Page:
If noise about a new Canon EOS R7 turns out to be real, the days of Canon EF-M cameras might be limited.
Over the last two years, we have seen Canon grow their presence in the Mirrorless space. Full-Frame RF Mount cameras have come on in leaps and bounds, and many have re-joined the Canon fold. One area that Canon really needs to work on, though, is streamlining its offerings. Currently, Canon’s Mirrorless cameras are spread across two different mounts; EF-M and RF. This is incredibly confusing to consumers, especially as EF-M cameras offer no clear upgrade path to the newer RF mount. So, it comes as no surprise that there’s some noise about a potential Canon EOS R7. To me, this model number suggests it could be a Mirrorless replacement for the aging Canon 7D series, and honestly, this is what it needs to be. Let’s talk about this after the break.
So, what do we actually know about the potential Canon EOS R7? We know absolutely nothing about the camera. What we do know is that Canon’s General Manager, Tsuyoshi Tokura, has neither confirmed nor denied its existence. I know! What a startling revelation! The interview, held by a Japanese site called DC Watch, was recently shared by the lovely people at Canon Watch. When asked about a potential Canon EOS R7, Mr. Tokura simply stated that the lineup will be expanded in the future. Whether or not the lineup will be expanded with the Canon EOS R7 is still up for debate.
Canon’s EF-M Mount Needs to Die
Canon has done a pretty good job with the RF mount cameras that have launched so far. The EOS RP is a good gateway into Full-Frame cameras that costs under $1,000. The EOS R was an excellent first attempt at replacing the EOS 5D IV. Now, the Canon EOS R6 and the Canon EOS R5 have proven that Canon means business in the Mirrorless space. If you haven’t noticed, all of these camera models are Full-Frame affairs. Canon’s APS-C presence is now limited to Rebel series DSLRs or the Mirrorless EF-M mount, which has not taken off outside of Asia.
With DSLR and EF/EF-S lens support coming to an end, this leaves Canon with the EF-M and RF Mounts. Canon’s APS-C Mirrorless cameras like the new M6 II are good cameras. Canon, however, has failed the system through its lack of lens support. Because of the lack of lenses, these cameras can be hard to recommend. Sure, you can adapt older Canon EF mount lenses to them, but when you buy into a system, you want native glass and support. Canon just hasn’t done enough to push the EF-M system forward. This is why the EF-M mount needs to die. It would make more sense for Canon to start over with APS-C cameras that use the RF mount. This is where the Canon EOS R7 could come into play.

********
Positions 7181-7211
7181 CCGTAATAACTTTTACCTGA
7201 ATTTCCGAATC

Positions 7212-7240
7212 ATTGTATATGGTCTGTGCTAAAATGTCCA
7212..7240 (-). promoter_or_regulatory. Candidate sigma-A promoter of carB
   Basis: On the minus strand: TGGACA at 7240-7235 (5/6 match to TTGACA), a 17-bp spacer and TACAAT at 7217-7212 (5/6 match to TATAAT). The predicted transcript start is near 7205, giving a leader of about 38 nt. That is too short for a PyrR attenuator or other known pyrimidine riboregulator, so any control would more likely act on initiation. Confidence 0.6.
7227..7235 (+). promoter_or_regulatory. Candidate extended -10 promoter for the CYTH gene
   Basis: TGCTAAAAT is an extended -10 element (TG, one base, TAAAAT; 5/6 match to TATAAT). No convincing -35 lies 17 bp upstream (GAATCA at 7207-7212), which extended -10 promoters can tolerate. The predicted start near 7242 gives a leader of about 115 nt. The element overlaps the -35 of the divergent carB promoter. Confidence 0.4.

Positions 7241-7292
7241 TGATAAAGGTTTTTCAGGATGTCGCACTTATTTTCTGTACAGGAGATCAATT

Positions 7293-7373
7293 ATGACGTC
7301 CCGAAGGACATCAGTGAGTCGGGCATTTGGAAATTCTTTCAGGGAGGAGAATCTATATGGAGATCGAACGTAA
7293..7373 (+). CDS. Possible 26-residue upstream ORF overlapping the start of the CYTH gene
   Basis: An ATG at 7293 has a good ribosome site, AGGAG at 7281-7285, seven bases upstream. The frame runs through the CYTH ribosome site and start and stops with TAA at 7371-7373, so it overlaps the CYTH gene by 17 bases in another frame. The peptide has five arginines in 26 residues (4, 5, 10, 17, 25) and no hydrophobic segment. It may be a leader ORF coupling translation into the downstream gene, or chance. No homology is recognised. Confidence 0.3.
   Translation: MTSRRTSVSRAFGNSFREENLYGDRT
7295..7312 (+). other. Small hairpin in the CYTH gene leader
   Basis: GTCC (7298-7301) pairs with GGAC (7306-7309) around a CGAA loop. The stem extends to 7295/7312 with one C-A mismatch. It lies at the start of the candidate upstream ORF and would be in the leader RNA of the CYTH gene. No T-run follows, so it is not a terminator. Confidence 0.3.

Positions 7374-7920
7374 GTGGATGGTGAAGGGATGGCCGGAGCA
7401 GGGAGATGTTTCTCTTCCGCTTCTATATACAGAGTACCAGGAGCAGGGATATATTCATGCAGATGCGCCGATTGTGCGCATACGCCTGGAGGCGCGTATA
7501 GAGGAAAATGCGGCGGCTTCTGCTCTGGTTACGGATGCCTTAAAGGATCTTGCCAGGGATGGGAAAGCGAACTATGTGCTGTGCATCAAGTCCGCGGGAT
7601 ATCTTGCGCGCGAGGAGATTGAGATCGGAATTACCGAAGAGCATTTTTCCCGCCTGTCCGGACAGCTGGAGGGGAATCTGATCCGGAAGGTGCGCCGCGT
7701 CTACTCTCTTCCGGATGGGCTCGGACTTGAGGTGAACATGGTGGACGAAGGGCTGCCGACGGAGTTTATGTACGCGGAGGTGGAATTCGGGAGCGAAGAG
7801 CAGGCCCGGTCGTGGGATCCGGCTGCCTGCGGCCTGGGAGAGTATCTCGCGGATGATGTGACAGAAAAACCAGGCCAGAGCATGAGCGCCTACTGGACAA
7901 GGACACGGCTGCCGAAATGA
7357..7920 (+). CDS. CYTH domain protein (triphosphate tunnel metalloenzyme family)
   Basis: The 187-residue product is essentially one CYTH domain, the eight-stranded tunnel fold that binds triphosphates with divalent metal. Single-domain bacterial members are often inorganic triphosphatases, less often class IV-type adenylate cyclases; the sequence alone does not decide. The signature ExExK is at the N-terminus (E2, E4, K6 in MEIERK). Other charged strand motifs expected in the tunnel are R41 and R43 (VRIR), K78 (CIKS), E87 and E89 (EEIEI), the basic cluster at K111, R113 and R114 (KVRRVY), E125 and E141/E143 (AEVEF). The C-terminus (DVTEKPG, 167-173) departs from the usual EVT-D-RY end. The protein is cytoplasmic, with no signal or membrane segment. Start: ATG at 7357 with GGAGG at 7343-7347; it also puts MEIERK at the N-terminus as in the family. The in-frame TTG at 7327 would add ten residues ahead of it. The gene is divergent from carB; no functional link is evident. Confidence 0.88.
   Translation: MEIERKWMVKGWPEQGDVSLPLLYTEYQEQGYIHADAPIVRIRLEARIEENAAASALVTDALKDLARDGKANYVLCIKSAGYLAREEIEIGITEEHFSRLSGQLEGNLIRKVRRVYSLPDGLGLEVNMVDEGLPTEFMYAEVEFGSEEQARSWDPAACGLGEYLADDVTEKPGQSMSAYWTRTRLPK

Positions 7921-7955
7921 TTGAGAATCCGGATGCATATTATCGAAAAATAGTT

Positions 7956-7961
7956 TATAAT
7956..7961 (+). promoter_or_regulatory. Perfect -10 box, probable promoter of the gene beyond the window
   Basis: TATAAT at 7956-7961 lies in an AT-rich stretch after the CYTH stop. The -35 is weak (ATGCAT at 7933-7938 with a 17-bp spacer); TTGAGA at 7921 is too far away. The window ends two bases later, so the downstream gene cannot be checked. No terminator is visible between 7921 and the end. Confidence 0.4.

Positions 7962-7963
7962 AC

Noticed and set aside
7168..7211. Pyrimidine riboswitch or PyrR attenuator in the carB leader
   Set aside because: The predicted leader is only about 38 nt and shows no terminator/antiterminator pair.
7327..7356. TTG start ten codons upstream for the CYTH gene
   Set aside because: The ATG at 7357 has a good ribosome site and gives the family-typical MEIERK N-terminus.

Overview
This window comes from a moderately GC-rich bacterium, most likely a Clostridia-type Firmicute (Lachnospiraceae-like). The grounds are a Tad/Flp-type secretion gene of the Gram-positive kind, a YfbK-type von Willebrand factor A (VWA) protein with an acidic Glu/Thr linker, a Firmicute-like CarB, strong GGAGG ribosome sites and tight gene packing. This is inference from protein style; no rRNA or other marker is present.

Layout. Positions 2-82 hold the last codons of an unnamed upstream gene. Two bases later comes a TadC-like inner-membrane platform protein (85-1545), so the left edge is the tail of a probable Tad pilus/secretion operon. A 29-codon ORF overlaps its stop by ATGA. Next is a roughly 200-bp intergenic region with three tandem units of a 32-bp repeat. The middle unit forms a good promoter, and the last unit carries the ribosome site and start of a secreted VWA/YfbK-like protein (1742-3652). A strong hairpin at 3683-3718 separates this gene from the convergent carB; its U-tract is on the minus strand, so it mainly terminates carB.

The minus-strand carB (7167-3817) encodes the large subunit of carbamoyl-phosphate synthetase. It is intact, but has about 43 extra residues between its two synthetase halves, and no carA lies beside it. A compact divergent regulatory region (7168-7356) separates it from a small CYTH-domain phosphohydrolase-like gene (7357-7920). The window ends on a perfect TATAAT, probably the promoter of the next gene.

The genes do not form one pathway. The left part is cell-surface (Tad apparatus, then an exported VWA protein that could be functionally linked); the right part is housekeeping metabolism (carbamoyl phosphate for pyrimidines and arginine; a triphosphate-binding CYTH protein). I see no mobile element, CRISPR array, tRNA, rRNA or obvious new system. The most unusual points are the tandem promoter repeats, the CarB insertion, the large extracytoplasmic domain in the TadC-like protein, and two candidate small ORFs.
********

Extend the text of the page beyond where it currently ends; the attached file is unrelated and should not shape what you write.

The Canon EOS R7
There has been plenty of speculation floating around about the next camera from Canon. First, there was news about a high megapixel Mirrorless camera to take the reins from the Canon EOS 5DSR. While I am sure we’ll see that soon, I would expect that camera to have the model name of the EOS R 5SR, for example. To me, the EOS R7 just screams out as a potential replacement for the rugged workhorse Canon EOS 7D series.
Canon’s 7D DSLRs went head to head with the legendary Nikon D500. The 7D was an APS-C camera with fantastic ergonomics, outstanding weather sealing, and high burst rates. They were perfect for wildlife, nature, and sports photographers. A Mirrorless version of this camera would be absolutely perfect. As of right now, there isn’t a Mirrorless APS-C camera on the market that compares to these old rugged APS-C DSLRs. Canon would have the market cornered in this segment with a Canon EOS R7.
An APS-C RF Mount Camera Makes Perfect Sense
Releasing an APS-C Canon EOS R7 makes sense. Cram the camera with the 32.5-megapixel sensor found in the EOS M6 II, and give the camera the same excellent burst rates (14 fps). Canon should use Dual Pixel AF II and IBIS from the EOS R5 and R6, dual UHS-II card slots, and the RF Mount. Canon will have an APS-C powerhouse on their hands. Ensure the weather sealing is as excellent as the 7D II’s, and it will become a firm favorite with those who like to brave the great outdoors in any weather. An APS-C Canon EOS R7 would also pave a clear upgrade path to those who want to jump into Full-Frame RF mount cameras later. Canon will be able to simplify its lineup and put all their R&D efforts into RF Mount glass. It’s a win-win. Make it happen, Canon.
What do you think about a potential APS-C RF mount camera from Canon? Do you believe a Canon EOS R7 would sell? Should Canon skip APS-C altogether going forward? Let us know in the comment section below.